Methods of Data Analysis I



“Methods”, “Data”, “Analysis”—we consider such loaded words in this course! What is data? What does it mean to do analysis? And what methods? The very core of statistical sciences!

This course develops in students an appreciation for how our world becomes data, what to do in the face of overwhelming options for the analysis of that data, and how to do all this in a way that provides value to others. In addition, by the end of the course, students should be able to understand the mathematical aspects of linear regression and inference for regression models.

Past iterations


  • Can I audit this course? Sure, but it is pointless, because the only way to learn this stuff is to do the work.
  • Why is there so much assessment? The only way to learn this stuff is to actually do the work, and students only do the work when they are assessed. It is unfortunate, but there is no way around it.
  • How difficult is the course? Of students that enrol, the median student drops the course. But the mode overall grade at the end of the course is an A+. The course is not difficult, but the hands-on-projects mean it is a great opportunity for you to do a lot of work. Past students have said that it set them up for success in grad school applications and job interviews.
  • What is the format of the class? There are rarely lectures because those are not effective. You should read the relevant chapter and attempt the quiz before class. During class we will focus on examples, activities and discussion. We will also have industry guests discuss their experience.
  • You are asking about X, but you didn’t explicitly teach that. In fact you’re not teaching anything. We’re just doing activities in class? A key skill is being able to teach yourself what you need. In general, I will probably have directed you to the materials that you should go over before class and then during class we will do activities that highlight aspects that are easy to over look, but you’re welcome to ask for more pointers if I’ve not been clear enough.

Learning objectives

The purpose of the course is to develop the core skills to do with methods of data analysis that are applicable across academia and industry. By the end of the course, you should be able to:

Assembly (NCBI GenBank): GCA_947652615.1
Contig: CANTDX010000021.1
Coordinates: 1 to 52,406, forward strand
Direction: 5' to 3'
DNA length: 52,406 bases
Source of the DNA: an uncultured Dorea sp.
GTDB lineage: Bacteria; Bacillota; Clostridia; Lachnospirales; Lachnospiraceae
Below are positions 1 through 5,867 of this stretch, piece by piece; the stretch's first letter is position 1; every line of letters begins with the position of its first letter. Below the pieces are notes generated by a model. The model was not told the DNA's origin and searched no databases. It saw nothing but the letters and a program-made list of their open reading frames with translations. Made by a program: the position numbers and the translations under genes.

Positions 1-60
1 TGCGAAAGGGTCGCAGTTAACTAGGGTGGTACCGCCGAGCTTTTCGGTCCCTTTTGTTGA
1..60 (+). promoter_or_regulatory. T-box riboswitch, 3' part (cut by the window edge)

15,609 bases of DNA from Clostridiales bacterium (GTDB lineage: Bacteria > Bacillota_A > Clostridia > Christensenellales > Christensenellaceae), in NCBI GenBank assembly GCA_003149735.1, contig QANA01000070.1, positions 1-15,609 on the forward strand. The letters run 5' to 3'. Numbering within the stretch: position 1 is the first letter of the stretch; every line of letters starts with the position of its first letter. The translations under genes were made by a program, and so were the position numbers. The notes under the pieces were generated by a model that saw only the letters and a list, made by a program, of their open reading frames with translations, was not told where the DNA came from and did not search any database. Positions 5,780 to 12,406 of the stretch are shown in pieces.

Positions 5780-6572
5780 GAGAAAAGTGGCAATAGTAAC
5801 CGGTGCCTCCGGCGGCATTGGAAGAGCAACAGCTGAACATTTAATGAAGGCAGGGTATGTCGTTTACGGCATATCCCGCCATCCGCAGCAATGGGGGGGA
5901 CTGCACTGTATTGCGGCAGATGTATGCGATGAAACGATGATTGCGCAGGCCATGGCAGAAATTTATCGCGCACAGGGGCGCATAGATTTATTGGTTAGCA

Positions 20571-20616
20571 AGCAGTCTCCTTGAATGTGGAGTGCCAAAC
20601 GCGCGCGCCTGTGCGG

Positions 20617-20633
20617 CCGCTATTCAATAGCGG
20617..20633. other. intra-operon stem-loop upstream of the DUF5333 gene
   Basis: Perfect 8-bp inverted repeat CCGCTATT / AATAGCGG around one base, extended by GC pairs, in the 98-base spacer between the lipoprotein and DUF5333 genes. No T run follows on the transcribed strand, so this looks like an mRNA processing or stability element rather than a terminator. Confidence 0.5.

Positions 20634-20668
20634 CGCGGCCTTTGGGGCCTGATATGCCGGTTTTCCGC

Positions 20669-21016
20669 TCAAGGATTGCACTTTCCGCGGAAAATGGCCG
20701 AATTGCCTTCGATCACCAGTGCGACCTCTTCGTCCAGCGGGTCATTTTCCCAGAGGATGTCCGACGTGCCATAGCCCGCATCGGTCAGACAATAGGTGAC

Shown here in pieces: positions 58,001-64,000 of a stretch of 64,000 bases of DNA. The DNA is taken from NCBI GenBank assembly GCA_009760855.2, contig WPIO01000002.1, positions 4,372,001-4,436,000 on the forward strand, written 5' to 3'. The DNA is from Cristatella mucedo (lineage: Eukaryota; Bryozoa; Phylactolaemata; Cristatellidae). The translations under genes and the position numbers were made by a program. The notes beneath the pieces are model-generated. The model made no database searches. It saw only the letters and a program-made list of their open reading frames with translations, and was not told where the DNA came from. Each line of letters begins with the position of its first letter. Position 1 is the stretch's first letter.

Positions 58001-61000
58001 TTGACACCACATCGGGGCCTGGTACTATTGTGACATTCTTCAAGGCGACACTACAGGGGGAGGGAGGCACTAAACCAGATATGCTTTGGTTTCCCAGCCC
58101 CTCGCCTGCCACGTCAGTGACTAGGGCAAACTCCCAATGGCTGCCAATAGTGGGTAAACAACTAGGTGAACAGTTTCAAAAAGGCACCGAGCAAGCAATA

1. Engage critically with ideas and readings in data analysis (demonstrated in all papers but also mini-essays and quizzes).
  2. Conduct data analysis research in a reproducible and ethical way (demonstrated in all papers).
  3. Clearly communicate what was done, what was found, and why in writing (demonstrated in all papers).
  4. Understand what constitutes ethical high-quality data analysis practice, especially reproducibility and respect for those that underpin our data (demonstrated in all papers and selected quizzes).
  5. Respectfully identify strengths and weaknesses in the data analysis research conducted by others (demonstrated in quizzes, and the peer review).
  6. Develop the ability to appropriately choose and apply statistical models to real-world situations (demonstrated in the final paper)
  7. Conduct all aspects of the typical data analysis workflow (demonstrated in all papers).
  8. Reflect effectively on your own learning and professional development (demonstrated in some mini-essays and quizzes).


Telling Stories with Data


In this course you will use R, Git and GitHub, and a little bit of Python and SQL.


Before class starts you should go through Chapter 1 “Telling stories with data” and Appendix A “R essentials”.

Week 1

Week 2

Week 3

Week 4

Week 5

  • Hunt data
  • Guest: Bradley Congelio - “NFL Analytics”

Week 6

Reading Week

Week 7

Week 8

Week 9

  • Mid-term

Week 10

Week 11

Week 12

  • MRP and
  • Guest: TBD



Item Weight (%) Due date Notes
Quiz 7 Tuesdays, noon, Weeks 1-12 Only best seven out of twelve count.
SQL quiz 1 Tuesday, noon, Week 6
Personal website 1 Tuesday, noon, Week 9 Create a personal website using Quarto and make it live via GitHub Pages. At a minimum, it must include a bio and a CV in PDF form.
Mini-essays 6 Tuesdays, noon, Weeks 1-12 Only best three out of twelve count.